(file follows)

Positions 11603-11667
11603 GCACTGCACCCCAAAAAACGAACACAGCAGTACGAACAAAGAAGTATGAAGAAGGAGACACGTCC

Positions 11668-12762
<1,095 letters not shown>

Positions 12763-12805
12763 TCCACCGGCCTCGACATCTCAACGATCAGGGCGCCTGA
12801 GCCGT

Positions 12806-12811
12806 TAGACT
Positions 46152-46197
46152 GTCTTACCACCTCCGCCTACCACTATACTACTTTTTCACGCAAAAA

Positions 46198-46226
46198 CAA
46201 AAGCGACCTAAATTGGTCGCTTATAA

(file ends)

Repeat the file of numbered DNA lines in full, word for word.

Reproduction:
Positions 11603-11667
11603 GCACTGCACCCCAAAAAACGAACACAGCAGTACGAACAAAGAAGTATGAAGAAGGAGACACGTCC

Positions 11668-12762
<1,095 letters not shown>

Positions 12763-12805
12763 TCCACCGGCCTCGACATCTCAACGATCAGGGCGCCTGA
12801 GCCGT

Positions 12806-12811
12806 TAGACT
Positions 46152-46197
46152 GTCTTACCACCTCCGCCTACCACTATACTACTTTTTCACGCAAAAA

Positions 46198-46226
46198 CAA
46201 AAGCGACCTAAATTGGTCGCTTATAA